Sleeping in This One Position Could Help Prevent Alzheimer’s Disease, According to Science

Updated: Nov. 08, 2017

All it could take is a simple swap!


Are you a side snoozer? A stomach slumberer? Or do you go to bed on your back? Your sleep position could predict a lot more than just your personality (although here’s what it says about yours!) While plenty of research has documented the negative side effects of not getting enough sleep, it might not just be the quality or duration of your snooze that affects your risk for Alzheimer’s. Sleeping on your side, rather than on your back or stomach, may be the best position for a healthy brain, according to a recent study.

To evaluate the effects of sleep position on our brain health, the study looked at the brain performance of mice when they slept on their backs, stomachs, or sides. Researchers used MRI scans to monitor their brain’s glymphatic pathway—or the system that removes harmful buildup and chemicals from the brain—and how effectively it performed in various sleep positions.

Their findings revealed that the brains of mice who slept on their side removed waste the most efficiently. Brain waste can often contain beta-amyloid proteins, which make up the plaque commonly found in Alzheimer’s patients. By clearing away these proteins, researchers believe that the brain protects itself from developing certain neurological diseases. Thus, they concluded, our preferred sleep position could play a role in our risk of Alzheimer’s disease down the road. No word yet on whether the right or left side is better, however.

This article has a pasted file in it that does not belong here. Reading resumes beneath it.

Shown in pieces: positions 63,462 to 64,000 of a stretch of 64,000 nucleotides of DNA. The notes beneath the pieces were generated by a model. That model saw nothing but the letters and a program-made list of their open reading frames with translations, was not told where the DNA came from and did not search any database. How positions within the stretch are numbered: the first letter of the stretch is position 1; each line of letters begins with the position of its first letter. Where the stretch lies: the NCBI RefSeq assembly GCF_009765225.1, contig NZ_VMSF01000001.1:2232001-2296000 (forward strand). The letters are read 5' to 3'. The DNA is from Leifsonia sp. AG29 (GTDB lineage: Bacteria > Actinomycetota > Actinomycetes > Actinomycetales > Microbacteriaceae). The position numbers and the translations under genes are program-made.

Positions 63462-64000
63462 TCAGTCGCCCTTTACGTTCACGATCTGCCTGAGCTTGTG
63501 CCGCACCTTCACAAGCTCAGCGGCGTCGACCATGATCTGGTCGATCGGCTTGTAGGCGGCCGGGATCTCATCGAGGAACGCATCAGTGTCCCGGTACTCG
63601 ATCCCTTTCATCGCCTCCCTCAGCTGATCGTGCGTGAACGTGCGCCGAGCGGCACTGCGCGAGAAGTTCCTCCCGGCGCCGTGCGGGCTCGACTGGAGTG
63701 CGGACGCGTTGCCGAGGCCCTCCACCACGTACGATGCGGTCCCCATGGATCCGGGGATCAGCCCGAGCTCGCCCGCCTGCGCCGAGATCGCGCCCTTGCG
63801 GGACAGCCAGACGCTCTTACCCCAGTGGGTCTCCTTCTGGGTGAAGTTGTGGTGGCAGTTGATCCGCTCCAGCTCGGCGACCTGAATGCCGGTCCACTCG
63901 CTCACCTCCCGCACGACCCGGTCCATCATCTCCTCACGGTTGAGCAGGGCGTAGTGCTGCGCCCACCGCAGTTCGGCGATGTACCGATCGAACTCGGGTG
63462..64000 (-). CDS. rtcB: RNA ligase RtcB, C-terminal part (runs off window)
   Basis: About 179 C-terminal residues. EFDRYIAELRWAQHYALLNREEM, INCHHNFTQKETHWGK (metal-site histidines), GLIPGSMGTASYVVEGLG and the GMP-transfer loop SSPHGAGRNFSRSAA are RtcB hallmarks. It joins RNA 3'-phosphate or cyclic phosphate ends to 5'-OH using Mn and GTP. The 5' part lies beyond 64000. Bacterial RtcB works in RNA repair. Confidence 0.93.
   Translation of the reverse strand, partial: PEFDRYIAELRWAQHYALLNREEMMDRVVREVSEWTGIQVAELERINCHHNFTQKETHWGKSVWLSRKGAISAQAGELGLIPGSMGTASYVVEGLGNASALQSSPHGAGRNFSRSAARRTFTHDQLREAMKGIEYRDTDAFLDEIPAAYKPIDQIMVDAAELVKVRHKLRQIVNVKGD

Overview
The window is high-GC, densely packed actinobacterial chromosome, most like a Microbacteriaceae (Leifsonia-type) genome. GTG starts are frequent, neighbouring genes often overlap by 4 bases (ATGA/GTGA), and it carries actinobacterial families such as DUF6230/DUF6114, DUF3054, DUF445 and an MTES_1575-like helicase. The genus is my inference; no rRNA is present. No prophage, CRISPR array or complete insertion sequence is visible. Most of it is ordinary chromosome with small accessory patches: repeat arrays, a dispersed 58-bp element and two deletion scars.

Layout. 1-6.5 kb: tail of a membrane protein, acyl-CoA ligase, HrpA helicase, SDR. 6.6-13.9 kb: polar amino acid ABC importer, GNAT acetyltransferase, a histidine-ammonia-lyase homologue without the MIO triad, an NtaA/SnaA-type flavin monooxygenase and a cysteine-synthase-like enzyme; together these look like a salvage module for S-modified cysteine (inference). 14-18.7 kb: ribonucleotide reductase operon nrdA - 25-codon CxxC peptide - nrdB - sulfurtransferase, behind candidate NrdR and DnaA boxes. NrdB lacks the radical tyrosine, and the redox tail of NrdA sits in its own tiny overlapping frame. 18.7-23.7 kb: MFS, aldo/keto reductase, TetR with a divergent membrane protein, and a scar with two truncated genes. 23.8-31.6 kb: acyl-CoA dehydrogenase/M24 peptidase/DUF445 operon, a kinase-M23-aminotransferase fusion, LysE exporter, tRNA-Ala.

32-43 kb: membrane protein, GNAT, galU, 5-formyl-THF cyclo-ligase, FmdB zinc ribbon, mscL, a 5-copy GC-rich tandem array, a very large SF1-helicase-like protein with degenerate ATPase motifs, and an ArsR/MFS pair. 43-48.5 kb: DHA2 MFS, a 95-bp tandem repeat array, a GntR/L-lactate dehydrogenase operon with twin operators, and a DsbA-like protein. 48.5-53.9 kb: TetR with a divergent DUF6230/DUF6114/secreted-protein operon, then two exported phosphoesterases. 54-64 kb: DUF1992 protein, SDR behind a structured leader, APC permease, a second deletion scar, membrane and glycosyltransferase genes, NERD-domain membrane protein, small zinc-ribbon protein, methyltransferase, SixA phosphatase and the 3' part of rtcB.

Previous studies have suggested that getting too much sleep and waking up in the middle of the night could increase your risk of developing Alzheimer’s, too. Now, the scientists hope that future research will focus on the effects of sleep position and Alzheimer’s disease in humans.

If you tend to sleep on your back or stomach, changing your position can optimize your brain’s waste removal process as you snooze. To do so, sleep experts recommend investing in a good side-sleeping pillow. “Pillows are serious sleep products that have a big impact on both your sleep and your overall health,” Michael Breus, author of The Sleep Doctor’s Diet Plan, told Prevention. The pillow should keep your neck aligned with the rest of your body while you sleep.

Swapping up your sleep position isn’t the only change you can make. These everyday habits can reduce your risk of Alzheimer’s disease, too.

[Source: Prevention]